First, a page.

When this was pulled down, the bell in the kitchen must
have rung loudly, he remarked.
No one could hear it. The kitchen stands right at the
back of the house.
did the burglar know no one would hear it? How dared he pull at a bell-rope in that
Exactly, Mr. Holmes, exactly. You put the very question
which I have asked myself again and again. There can be no doubt that this fellow must
have known the house and its habits. He must have perfectly understood that the servants
would all be in bed at that comparatively early hour, and that no one could possibly hear
a bell ring in the kitchen. Therefore, he must have been in close league with one of the
servants. Surely that is evident. But there are eight servants, and all of good
Other things being equal, said Holmes, one
would suspect the one at whose head the master threw a decanter. And yet that would
involve treachery towards the mistress to whom this woman seems devoted. Well, well, the
point is a minor one, and when you have Randall you will probably find no difficulty in
securing his accomplice. The ladys story certainly seems to be corroborated, if it
needed corroboration, by every detail which we see before us. He walked to the
French window and threw it open. There are no signs here, but the ground is iron
hard, and one would not expect them. I see that these candles in the mantelpiece have been
Yes, it was by their light, and that of the ladys
bedroom candle, that the burglars saw their way about.
And what did they take?
Well, they did not take muchonly half a dozen
articles of plate off the sideboard. Lady Brackenstall thinks that they were themselves so
disturbed by the death of Sir Eustace that they did not ransack the house, as they would
otherwise have done.
No doubt that is true, and yet they drank some wine, I
To steady their nerves.
Exactly. These three glasses upon the sideboard have
been untouched, I suppose?
Yes, and the bottle stands as they left it.
Let us look at it. Halloa, halloa! What is
The three glasses were grouped together, all of them tinged
with wine, and one of them containing some dregs of beeswing. The bottle stood near them,
two-thirds full, and beside it lay a long, deeply stained cork. Its appearance and the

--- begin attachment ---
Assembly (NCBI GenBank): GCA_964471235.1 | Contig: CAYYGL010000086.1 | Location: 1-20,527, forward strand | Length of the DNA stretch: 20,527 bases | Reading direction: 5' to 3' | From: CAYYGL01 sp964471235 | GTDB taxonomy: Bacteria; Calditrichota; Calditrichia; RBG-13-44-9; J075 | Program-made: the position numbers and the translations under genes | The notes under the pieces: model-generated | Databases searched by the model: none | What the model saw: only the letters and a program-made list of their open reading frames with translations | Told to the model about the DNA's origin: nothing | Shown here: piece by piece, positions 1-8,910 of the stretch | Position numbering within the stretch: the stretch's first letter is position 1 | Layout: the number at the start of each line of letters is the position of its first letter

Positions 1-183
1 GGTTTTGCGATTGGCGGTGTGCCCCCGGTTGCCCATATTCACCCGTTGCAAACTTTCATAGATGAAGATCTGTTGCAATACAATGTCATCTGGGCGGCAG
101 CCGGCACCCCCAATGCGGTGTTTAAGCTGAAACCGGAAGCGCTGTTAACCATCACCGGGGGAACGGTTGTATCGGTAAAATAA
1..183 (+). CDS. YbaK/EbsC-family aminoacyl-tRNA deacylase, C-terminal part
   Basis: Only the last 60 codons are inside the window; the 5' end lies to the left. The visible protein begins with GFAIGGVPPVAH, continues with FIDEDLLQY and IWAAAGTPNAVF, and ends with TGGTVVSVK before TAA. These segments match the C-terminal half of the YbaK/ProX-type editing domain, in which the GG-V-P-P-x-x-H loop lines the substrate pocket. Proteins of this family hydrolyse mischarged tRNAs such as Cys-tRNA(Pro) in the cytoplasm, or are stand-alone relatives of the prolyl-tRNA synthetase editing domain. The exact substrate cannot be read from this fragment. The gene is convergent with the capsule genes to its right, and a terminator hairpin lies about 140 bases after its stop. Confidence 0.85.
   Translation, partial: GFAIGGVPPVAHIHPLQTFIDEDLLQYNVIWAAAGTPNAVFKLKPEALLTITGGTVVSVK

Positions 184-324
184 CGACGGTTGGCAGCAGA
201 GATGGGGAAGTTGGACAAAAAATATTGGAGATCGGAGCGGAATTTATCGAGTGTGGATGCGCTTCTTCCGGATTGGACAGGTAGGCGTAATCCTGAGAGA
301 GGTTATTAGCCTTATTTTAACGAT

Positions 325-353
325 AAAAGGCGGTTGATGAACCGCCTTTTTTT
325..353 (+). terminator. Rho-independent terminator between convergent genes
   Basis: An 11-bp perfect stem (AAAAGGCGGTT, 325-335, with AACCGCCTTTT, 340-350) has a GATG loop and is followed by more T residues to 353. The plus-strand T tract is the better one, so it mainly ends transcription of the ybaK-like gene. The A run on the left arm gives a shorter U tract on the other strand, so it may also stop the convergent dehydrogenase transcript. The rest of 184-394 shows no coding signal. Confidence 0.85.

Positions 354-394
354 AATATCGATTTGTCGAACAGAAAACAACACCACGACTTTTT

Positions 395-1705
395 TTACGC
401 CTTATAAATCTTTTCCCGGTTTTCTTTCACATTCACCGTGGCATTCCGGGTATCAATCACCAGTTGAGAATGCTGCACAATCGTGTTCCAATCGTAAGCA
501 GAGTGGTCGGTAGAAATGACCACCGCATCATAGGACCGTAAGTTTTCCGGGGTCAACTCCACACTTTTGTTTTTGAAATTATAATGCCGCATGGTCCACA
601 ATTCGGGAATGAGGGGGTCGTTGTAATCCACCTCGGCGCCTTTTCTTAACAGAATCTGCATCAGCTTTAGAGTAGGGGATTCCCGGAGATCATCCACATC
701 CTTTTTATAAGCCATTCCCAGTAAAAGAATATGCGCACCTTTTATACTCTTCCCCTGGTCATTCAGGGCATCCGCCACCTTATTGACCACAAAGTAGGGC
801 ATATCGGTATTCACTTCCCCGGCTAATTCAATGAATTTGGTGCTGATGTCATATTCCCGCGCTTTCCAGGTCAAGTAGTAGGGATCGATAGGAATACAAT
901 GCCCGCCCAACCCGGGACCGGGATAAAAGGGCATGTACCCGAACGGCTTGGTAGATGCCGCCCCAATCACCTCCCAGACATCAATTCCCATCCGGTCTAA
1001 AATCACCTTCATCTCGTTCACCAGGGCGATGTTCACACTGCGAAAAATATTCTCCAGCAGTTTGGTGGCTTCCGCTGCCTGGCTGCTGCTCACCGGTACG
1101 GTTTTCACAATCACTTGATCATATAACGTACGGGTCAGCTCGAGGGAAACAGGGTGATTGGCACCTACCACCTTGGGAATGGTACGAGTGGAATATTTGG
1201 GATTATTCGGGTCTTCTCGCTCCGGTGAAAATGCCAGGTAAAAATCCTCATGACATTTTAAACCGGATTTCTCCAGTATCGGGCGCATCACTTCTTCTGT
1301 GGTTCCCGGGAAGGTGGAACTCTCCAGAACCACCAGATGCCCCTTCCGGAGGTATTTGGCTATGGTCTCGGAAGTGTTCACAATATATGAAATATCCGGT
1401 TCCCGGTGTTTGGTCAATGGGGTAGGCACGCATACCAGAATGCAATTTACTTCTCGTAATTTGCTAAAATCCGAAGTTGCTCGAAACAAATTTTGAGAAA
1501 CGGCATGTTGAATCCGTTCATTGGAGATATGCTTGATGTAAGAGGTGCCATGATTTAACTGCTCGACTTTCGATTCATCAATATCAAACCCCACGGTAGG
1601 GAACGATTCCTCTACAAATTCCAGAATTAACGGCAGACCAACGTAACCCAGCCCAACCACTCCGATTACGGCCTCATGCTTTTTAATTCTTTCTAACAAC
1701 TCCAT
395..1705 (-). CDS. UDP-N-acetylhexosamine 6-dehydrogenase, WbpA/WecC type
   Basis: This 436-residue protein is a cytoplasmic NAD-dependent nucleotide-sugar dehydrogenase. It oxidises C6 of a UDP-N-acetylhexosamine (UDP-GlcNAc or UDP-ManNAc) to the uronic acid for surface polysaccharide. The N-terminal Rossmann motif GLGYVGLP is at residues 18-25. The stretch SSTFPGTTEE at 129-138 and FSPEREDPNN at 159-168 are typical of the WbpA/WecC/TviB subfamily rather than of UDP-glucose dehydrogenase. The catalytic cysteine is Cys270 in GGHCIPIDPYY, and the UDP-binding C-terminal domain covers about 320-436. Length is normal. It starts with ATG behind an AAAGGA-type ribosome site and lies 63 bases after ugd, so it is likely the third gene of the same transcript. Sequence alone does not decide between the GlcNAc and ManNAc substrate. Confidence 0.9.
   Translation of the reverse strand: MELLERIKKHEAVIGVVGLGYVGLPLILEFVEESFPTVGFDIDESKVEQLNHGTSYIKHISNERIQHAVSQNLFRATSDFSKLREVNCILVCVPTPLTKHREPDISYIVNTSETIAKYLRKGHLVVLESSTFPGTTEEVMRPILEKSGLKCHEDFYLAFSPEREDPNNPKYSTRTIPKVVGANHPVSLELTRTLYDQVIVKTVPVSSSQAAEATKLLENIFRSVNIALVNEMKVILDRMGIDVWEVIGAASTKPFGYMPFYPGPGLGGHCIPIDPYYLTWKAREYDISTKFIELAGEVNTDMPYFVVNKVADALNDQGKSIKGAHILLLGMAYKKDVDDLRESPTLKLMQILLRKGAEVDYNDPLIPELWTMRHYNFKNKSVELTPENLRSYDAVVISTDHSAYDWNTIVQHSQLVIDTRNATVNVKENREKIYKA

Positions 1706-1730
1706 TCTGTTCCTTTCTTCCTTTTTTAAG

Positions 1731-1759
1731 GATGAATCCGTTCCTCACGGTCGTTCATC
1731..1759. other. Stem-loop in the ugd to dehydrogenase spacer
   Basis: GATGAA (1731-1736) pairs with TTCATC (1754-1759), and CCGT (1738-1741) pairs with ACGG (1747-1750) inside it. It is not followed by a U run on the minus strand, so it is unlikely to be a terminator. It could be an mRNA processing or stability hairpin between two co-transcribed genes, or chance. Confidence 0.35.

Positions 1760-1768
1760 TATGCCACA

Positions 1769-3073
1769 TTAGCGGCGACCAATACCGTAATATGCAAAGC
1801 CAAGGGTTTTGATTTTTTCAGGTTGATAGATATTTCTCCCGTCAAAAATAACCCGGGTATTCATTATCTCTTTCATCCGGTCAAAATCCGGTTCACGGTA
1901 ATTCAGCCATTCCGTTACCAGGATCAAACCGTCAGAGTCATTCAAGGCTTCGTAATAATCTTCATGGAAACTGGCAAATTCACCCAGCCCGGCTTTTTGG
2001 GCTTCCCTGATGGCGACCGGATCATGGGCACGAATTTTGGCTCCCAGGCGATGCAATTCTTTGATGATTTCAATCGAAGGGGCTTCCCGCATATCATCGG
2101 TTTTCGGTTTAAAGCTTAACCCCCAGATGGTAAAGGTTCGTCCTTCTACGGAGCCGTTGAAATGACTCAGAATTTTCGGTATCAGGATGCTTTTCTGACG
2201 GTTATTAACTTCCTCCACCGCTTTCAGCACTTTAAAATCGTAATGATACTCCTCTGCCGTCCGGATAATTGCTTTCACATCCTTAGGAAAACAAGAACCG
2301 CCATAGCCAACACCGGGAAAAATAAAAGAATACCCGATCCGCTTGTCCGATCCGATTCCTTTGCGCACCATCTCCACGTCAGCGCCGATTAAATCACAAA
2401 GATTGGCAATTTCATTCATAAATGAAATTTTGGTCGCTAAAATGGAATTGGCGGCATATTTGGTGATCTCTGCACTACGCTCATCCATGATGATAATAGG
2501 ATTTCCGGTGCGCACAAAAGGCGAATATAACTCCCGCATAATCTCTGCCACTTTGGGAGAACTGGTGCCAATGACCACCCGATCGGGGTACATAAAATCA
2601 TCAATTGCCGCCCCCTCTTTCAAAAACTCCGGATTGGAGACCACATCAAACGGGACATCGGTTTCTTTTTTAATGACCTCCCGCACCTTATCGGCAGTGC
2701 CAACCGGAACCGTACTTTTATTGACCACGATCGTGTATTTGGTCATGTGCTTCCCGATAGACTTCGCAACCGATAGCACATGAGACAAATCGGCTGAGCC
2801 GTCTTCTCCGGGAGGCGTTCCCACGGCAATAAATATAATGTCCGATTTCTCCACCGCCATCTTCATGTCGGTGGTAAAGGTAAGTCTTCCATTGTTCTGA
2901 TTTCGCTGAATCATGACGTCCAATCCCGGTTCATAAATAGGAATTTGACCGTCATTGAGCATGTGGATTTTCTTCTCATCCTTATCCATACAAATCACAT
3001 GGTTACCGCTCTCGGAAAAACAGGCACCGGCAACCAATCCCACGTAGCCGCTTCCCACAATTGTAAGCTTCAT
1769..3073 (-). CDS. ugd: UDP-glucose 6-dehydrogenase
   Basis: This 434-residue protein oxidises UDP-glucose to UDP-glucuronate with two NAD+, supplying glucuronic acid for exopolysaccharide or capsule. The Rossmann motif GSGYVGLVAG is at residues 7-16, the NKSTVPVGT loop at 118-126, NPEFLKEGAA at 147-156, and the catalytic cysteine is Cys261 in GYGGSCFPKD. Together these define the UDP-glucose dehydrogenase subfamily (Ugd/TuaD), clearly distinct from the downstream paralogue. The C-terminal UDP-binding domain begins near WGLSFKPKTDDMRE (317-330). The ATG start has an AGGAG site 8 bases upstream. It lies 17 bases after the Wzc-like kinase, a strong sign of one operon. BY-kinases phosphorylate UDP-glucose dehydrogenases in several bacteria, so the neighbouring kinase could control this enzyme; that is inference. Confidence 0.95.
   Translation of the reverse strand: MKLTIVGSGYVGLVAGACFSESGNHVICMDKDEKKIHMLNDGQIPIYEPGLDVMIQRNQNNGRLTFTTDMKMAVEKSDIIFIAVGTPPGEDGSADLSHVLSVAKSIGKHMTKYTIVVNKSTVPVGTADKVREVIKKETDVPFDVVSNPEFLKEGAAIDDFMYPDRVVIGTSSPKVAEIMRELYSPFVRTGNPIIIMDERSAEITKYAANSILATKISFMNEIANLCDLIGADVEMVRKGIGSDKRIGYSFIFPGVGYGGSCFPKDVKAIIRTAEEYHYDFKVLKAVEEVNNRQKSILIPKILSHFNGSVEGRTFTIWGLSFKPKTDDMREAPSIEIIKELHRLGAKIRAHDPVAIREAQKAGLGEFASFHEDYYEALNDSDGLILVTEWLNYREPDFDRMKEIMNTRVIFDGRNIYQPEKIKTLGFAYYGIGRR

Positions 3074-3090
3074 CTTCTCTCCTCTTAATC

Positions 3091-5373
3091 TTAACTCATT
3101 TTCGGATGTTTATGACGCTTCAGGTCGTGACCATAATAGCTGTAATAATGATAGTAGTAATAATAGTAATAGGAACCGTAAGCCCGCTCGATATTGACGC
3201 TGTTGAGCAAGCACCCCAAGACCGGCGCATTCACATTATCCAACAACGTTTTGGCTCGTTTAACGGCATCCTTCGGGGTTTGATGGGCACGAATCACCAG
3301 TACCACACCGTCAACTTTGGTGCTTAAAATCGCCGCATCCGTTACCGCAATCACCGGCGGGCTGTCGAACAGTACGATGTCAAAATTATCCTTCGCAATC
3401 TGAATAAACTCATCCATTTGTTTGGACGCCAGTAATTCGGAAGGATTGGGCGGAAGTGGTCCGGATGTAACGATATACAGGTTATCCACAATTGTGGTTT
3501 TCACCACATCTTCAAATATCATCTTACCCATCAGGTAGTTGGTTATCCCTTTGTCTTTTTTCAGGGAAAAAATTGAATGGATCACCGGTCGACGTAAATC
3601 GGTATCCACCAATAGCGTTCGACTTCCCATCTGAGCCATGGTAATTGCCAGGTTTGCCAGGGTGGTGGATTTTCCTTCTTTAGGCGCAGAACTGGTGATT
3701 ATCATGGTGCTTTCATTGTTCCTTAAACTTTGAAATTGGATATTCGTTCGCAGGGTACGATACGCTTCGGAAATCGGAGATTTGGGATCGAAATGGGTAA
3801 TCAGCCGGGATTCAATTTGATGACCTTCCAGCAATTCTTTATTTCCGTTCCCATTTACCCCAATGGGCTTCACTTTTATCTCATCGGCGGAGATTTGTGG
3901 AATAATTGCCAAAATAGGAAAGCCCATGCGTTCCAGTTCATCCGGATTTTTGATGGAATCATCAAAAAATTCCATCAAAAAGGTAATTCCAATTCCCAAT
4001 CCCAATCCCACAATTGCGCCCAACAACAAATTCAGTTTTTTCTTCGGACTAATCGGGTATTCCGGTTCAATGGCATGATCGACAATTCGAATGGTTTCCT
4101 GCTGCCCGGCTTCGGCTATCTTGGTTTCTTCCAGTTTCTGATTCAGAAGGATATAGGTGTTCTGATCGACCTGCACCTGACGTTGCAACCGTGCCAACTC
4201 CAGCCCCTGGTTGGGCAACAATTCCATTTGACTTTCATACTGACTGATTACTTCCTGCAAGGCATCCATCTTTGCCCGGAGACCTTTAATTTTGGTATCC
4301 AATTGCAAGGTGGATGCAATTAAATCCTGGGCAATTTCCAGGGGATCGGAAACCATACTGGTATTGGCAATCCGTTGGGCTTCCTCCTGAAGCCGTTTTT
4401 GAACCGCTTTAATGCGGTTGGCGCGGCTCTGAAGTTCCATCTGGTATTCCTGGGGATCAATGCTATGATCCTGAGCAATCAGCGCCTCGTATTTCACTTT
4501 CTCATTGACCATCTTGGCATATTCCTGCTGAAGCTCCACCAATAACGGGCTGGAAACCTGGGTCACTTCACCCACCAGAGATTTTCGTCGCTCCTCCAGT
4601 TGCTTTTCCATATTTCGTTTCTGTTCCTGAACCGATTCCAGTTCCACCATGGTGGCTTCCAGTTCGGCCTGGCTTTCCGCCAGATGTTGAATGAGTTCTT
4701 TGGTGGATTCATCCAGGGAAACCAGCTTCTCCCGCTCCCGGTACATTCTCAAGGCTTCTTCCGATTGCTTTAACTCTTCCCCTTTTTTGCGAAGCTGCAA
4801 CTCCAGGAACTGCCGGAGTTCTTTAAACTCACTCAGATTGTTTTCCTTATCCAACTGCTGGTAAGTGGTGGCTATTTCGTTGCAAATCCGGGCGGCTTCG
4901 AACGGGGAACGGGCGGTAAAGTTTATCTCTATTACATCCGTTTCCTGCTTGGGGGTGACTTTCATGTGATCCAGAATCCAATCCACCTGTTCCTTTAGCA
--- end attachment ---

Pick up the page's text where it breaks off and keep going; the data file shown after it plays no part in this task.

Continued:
dust upon the bottle showed that it was no common vintage which the murderers had enjoyed.
A change had come over Holmess manner. He had lost
his listless expression, and again I saw an alert light of interest in his keen, deep-set
eyes. He raised the cork and examined it minutely.
How did they draw it? he asked.
Hopkins pointed to a half-opened drawer. In it lay some table
linen and a large corkscrew.
Did Lady Brackenstall say that screw was used?
No, you remember that she was senseless at the moment
when the bottle was opened.
Quite so. As a matter of fact, that screw was not used.
This bottle was opened by a pocket screw, probably contained in a knife, and not more than
an inch and a half long. If you will examine the top of the cork, you will observe that
the screw was driven in three times before the cork was extracted. It has never been  transfixed. This long screw
would have transfixed it and drawn it up with a single pull. When you catch this fellow,
you will find that he has one of these multiplex knives in his possession.
Excellent! said Hopkins.
But these glasses do puzzle me, I confess. Lady
Brackenstall actually saw the three men drinking, did she not?
Yes; she was clear about that.
Then there is an end of it. What more is to be said? And
yet, you must admit, that the three glasses are very remarkable, Hopkins. What? You see
nothing remarkable? Well, well, let it pass. Perhaps, when a man has special knowledge and
special powers like my own, it rather encourages him to seek a complex explanation when a
simpler one is at hand. Of course, it must be a mere chance about the glasses. Well,
good-morning, Hopkins. I dont see that I can be of any use to you, and you appear to
have your case very clear. You will let me know when Randall is arrested, and any further
developments which may occur. I trust that I shall soon have to congratulate you upon a
successful conclusion. Come, Watson, I fancy that we may employ ourselves more profitably
During our return journey, I could see by Holmess
face that he was much puzzled by something which he had observed. Every now and then, by
an effort, he would throw off the impression, and talk as if the matter were clear, but
then his doubts would settle down upon him again, and his knitted brows and abstracted
eyes would show that his thoughts had gone back once more to the great dining-room of the
Abbey Grange, in which this midnight tragedy had been enacted. At last, by a sudden
impulse, just as our train was crawling out of a suburban station, he sprang on to the
platform and pulled me out after him.
Excuse me, my dear fellow, said he, as we watched
the rear carriages of our train disappearing round a curve, I am sorry to make you
the victim of what may seem a mere whim, but on my life, Watson, I simply cant
leave that case in this condition. Every instinct that I possess cries out against it.